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The Bowflex Blaze home gym offers more than 60 exercises and can be upgraded to as much as 410 pounds of Power Rod resistance. It only takes two to three hours to assemble and is easy to switch between exercises. The Power Rods take some getting used to and not everybody likes them in the end. The Blaze is made by Bowflex for sale through retailers, and is not available through the Bowflex website.Pros
Power Rod learning curve. The Bowflex Power Rod resistance system takes some getting used to, users say. Rather than the traditional weight system, resistance is provided via rods connected to pulleys which bend then return to their original position. Resistance is progressive -- the farther you take the range of motion, the harder it becomes. Not everyone is a fan, with some saying they much prefer the more traditional weight stack-type resistance. However, others prefer the Power Rods, saying it's easier on their joints, and we did see updates to a number of reviews with people who did not like the Power Rod system initially coming back to say it had grown on them. Some reviewers warn if you're taller than about 6 feet, 4 inches, the Bowflex Blaze's cables and seat rail might be a little too short for you. Overall, though, users say they get a good, full-body workout with the Blaze.
More than 60 exercise options. One of the most popular features of the Bowflex Blaze is its capability of converting to a rowing machine, which users say offers a great cardio workout in addition to the Blaze's strength training capabilities. The Blaze's strength training features are extensive, including nine back exercises, 16 arm exercises, five for the abdominals, 13 leg exercises, eight for the chest and 14 for the shoulders. The upper resistance level out of the box is 210 pounds, but it can be upgraded to 310 or 410 pounds. Each 100-pound upgrade costs about $100, however. The maximum user weight is 300 pounds.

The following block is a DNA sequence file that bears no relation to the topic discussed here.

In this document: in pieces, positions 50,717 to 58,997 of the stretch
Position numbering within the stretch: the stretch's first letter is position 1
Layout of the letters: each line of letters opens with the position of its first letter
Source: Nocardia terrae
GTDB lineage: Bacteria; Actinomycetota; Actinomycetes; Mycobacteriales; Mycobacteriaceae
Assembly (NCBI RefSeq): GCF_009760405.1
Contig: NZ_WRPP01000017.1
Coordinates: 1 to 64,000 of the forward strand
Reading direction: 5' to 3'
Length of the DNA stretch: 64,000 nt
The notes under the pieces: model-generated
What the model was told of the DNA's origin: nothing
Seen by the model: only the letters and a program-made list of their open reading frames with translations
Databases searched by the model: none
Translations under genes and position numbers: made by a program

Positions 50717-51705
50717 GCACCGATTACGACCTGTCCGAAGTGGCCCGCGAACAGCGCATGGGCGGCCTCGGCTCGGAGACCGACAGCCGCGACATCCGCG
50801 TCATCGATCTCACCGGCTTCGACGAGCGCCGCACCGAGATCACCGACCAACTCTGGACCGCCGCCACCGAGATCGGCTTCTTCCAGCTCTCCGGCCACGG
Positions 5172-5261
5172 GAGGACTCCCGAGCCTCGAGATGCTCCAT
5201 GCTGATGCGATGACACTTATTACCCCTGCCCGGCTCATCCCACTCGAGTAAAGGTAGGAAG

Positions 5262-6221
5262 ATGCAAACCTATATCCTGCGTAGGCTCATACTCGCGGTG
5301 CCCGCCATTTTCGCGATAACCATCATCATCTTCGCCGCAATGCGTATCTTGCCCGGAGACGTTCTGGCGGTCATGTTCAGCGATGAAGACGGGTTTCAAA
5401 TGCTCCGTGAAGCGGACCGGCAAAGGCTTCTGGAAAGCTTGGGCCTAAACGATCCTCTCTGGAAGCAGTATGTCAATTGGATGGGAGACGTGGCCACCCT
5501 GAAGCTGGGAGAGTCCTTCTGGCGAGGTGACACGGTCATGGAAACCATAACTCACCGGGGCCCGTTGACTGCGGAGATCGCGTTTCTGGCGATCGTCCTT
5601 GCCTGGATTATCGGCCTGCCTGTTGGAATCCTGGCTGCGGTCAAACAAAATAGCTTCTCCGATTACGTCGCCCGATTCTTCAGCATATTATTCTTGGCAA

Uncomplicated assembly. Although there are a few owners who struggled, most say that the Bowflex Blaze's assembly instructions are clear and easy to follow. The general consensus is that it will take about two to three hours for one person working alone to finish the job. It will go more quickly if you have help; they also recommend having both a wrench set and screwdriver on-hand for assembly. Users say it can be frustrating to disconnect the cables to switch between the pulleys, although it's not difficult to do. Many owners say they appreciate the pull-out workout placard that helps guide them in the correct form while exercising.
Quiet and smooth. Although some may not be fans of the Bowflex Blaze's Power Rod technology, others love having a strength training system that they describe as "quiet and smooth" without the clanking of a weight stack system. At almost 7 feet tall and more than 3 feet wide, the Bowflex Blaze isn't exactly a compact home gym, but it does partially fold when not in use, which reduces the footprint somewhat. We found several compliments about the build quality of the Blaze, although a few reviewers note that the bench seems to wobble a bit when laid flat for cardio rowing. We also saw a few complaints that Bowflex doesn't honor its lifetime guarantee on the Power Rods. In addition to the Power Rod warranty, the rest of the Bowflex Blaze is covered by a limited five-year warranty.
Bowflex Blaze Home Gym, Contributors to Amazon.com, As of March 2016
The Bowflex Blaze gets a 4.5-star rating in more than 190 reviews. Most users say this home gym is a great choice if you are just interested in general fitness and not in being a body builder. Many say there is a learning curve to using the Blaze.
Bowflex Blaze Home Gym, Contributors to Walmart.com, As of March 2016
In about 40 reviews, the Bowflex Blaze earns an overall average rating of 4.5 stars out of 5. It gets high praise for its build quality, and it's reported as easy to assemble and use. Ninety-five percent of owners say they would recommend the Blaze to a friend.
Bowflex Blaze Home Gym, Contributors to DicksSportingGoods.com, As of March 2016
There are only a handful of reviews here, fewer than 10, but satisfaction with the Bowflex Blaze is very high; with a 4.9-star rating. Owners say it's good for beginners to advanced weight work, is easy (albeit time-consuming) to set up, and is easy to use.
Bowflex Blaze Home Gym, Wes McDermott, Oct. 15, 2013
Fitness buff and blogger Wes McDermott reviews the Bowflex Blaze. His bottom line is that it's a great choice for the novice home gym user. Ultimately, McDermott gives it a near-perfect rating, but it's not clear if he personally tested this home gym.